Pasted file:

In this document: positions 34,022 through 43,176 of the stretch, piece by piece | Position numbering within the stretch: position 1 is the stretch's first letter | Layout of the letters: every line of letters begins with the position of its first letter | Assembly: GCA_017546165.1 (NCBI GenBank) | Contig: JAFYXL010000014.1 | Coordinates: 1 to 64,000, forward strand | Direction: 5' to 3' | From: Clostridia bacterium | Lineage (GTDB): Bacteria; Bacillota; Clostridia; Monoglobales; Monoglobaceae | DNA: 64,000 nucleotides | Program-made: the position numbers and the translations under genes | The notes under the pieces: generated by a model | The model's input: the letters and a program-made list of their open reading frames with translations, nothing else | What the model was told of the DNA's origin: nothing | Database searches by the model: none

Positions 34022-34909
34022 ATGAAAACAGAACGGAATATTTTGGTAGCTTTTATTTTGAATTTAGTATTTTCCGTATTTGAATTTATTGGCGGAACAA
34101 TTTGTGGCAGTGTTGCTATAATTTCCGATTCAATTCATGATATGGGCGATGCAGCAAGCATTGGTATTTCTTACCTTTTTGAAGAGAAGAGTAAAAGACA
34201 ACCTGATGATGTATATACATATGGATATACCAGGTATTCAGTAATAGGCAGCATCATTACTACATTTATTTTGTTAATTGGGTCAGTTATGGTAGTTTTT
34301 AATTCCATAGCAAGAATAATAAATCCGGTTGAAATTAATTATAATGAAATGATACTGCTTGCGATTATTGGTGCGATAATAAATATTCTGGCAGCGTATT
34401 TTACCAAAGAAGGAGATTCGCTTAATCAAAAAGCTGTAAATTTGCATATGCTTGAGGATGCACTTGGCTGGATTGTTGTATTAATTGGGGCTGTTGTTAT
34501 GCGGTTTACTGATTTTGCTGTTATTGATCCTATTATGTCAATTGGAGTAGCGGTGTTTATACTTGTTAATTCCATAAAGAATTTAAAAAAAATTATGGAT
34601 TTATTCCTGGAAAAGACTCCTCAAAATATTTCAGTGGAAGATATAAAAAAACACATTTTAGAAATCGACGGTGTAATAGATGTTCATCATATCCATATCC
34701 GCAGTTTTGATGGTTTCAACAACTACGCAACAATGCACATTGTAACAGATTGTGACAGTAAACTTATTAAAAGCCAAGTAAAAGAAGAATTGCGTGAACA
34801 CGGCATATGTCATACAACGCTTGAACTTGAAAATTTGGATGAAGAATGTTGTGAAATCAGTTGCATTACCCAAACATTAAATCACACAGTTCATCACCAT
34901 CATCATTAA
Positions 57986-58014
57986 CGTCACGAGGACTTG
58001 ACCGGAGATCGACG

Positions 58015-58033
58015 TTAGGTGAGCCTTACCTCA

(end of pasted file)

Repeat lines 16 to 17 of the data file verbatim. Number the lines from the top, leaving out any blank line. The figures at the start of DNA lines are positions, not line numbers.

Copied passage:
Positions 58015-58033
58015 TTAGGTGAGCCTTACCTCA